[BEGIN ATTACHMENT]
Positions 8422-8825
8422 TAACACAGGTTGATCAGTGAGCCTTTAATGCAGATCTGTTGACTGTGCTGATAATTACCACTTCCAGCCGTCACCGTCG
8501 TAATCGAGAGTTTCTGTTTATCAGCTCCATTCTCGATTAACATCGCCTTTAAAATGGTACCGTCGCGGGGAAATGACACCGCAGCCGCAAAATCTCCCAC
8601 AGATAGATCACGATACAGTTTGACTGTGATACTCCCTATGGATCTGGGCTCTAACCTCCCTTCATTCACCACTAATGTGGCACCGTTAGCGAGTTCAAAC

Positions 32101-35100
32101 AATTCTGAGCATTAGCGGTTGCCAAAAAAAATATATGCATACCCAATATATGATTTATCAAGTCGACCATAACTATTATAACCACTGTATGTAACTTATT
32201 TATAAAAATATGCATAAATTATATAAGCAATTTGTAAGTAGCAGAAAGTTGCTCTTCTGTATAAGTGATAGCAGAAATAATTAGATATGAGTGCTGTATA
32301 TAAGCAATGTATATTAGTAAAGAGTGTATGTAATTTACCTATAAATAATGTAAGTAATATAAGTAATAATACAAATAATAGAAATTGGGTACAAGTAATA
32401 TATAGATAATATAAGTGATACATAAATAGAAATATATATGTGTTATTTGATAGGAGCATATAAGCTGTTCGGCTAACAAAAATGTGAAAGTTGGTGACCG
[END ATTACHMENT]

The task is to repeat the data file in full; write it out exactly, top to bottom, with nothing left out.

Positions 8422-8825
8422 TAACACAGGTTGATCAGTGAGCCTTTAATGCAGATCTGTTGACTGTGCTGATAATTACCACTTCCAGCCGTCACCGTCG
8501 TAATCGAGAGTTTCTGTTTATCAGCTCCATTCTCGATTAACATCGCCTTTAAAATGGTACCGTCGCGGGGAAATGACACCGCAGCCGCAAAATCTCCCAC
8601 AGATAGATCACGATACAGTTTGACTGTGATACTCCCTATGGATCTGGGCTCTAACCTCCCTTCATTCACCACTAATGTGGCACCGTTAGCGAGTTCAAAC

Positions 32101-35100
32101 AATTCTGAGCATTAGCGGTTGCCAAAAAAAATATATGCATACCCAATATATGATTTATCAAGTCGACCATAACTATTATAACCACTGTATGTAACTTATT
32201 TATAAAAATATGCATAAATTATATAAGCAATTTGTAAGTAGCAGAAAGTTGCTCTTCTGTATAAGTGATAGCAGAAATAATTAGATATGAGTGCTGTATA
32301 TAAGCAATGTATATTAGTAAAGAGTGTATGTAATTTACCTATAAATAATGTAAGTAATATAAGTAATAATACAAATAATAGAAATTGGGTACAAGTAATA
32401 TATAGATAATATAAGTGATACATAAATAGAAATATATATGTGTTATTTGATAGGAGCATATAAGCTGTTCGGCTAACAAAAATGTGAAAGTTGGTGACCG